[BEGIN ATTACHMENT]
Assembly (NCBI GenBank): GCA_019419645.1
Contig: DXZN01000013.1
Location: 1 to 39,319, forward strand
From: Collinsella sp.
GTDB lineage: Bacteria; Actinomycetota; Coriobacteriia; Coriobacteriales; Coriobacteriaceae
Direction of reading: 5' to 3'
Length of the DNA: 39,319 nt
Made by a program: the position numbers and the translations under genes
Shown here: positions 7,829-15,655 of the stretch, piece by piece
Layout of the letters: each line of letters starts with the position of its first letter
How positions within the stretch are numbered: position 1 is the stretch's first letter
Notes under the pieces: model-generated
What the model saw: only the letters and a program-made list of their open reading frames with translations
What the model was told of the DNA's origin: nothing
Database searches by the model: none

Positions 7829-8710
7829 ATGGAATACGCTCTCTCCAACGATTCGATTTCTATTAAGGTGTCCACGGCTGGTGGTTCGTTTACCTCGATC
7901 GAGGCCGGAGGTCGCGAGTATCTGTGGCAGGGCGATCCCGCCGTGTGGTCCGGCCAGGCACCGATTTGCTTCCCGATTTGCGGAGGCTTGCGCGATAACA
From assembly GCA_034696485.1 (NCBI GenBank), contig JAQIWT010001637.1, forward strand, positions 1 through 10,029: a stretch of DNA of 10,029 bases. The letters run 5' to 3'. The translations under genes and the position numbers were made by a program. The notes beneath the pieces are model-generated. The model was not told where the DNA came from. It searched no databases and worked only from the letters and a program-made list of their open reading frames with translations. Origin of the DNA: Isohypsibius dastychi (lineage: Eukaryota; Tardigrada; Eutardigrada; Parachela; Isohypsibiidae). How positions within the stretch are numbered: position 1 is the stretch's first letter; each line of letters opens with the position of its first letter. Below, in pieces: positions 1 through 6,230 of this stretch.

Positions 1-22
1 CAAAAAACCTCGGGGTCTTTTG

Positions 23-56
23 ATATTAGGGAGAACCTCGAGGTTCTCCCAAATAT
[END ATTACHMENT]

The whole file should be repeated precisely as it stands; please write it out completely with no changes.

Assembly (NCBI GenBank): GCA_019419645.1
Contig: DXZN01000013.1
Location: 1 to 39,319, forward strand
From: Collinsella sp.
GTDB lineage: Bacteria; Actinomycetota; Coriobacteriia; Coriobacteriales; Coriobacteriaceae
Direction of reading: 5' to 3'
Length of the DNA: 39,319 nt
Made by a program: the position numbers and the translations under genes
Shown here: positions 7,829-15,655 of the stretch, piece by piece
Layout of the letters: each line of letters starts with the position of its first letter
How positions within the stretch are numbered: position 1 is the stretch's first letter
Notes under the pieces: model-generated
What the model saw: only the letters and a program-made list of their open reading frames with translations
What the model was told of the DNA's origin: nothing
Database searches by the model: none

Positions 7829-8710
7829 ATGGAATACGCTCTCTCCAACGATTCGATTTCTATTAAGGTGTCCACGGCTGGTGGTTCGTTTACCTCGATC
7901 GAGGCCGGAGGTCGCGAGTATCTGTGGCAGGGCGATCCCGCCGTGTGGTCCGGCCAGGCACCGATTTGCTTCCCGATTTGCGGAGGCTTGCGCGATAACA
From assembly GCA_034696485.1 (NCBI GenBank), contig JAQIWT010001637.1, forward strand, positions 1 through 10,029: a stretch of DNA of 10,029 bases. The letters run 5' to 3'. The translations under genes and the position numbers were made by a program. The notes beneath the pieces are model-generated. The model was not told where the DNA came from. It searched no databases and worked only from the letters and a program-made list of their open reading frames with translations. Origin of the DNA: Isohypsibius dastychi (lineage: Eukaryota; Tardigrada; Eutardigrada; Parachela; Isohypsibiidae). How positions within the stretch are numbered: position 1 is the stretch's first letter; each line of letters opens with the position of its first letter. Below, in pieces: positions 1 through 6,230 of this stretch.

Positions 1-22
1 CAAAAAACCTCGGGGTCTTTTG

Positions 23-56
23 ATATTAGGGAGAACCTCGAGGTTCTCCCAAATAT